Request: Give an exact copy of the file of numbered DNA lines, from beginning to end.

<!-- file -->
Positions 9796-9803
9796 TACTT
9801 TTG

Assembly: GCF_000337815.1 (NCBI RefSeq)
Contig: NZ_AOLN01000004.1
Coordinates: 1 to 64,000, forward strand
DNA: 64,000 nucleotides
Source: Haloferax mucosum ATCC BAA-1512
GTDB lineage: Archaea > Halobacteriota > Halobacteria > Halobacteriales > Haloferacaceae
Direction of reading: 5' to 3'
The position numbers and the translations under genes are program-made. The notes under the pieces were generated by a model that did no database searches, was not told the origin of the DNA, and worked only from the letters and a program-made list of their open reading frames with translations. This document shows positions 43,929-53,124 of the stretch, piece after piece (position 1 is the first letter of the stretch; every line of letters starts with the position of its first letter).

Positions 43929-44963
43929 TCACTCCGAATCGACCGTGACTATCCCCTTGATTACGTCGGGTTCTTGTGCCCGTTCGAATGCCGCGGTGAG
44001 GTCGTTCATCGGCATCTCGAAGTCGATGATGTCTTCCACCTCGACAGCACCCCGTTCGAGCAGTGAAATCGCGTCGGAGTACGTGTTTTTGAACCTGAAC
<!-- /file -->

Positions 9796-9803
9796 TACTT
9801 TTG

Assembly: GCF_000337815.1 (NCBI RefSeq)
Contig: NZ_AOLN01000004.1
Coordinates: 1 to 64,000, forward strand
DNA: 64,000 nucleotides
Source: Haloferax mucosum ATCC BAA-1512
GTDB lineage: Archaea > Halobacteriota > Halobacteria > Halobacteriales > Haloferacaceae
Direction of reading: 5' to 3'
The position numbers and the translations under genes are program-made. The notes under the pieces were generated by a model that did no database searches, was not told the origin of the DNA, and worked only from the letters and a program-made list of their open reading frames with translations. This document shows positions 43,929-53,124 of the stretch, piece after piece (position 1 is the first letter of the stretch; every line of letters starts with the position of its first letter).

Positions 43929-44963
43929 TCACTCCGAATCGACCGTGACTATCCCCTTGATTACGTCGGGTTCTTGTGCCCGTTCGAATGCCGCGGTGAG
44001 GTCGTTCATCGGCATCTCGAAGTCGATGATGTCTTCCACCTCGACAGCACCCCGTTCGAGCAGTGAAATCGCGTCGGAGTACGTGTTTTTGAACCTGAAC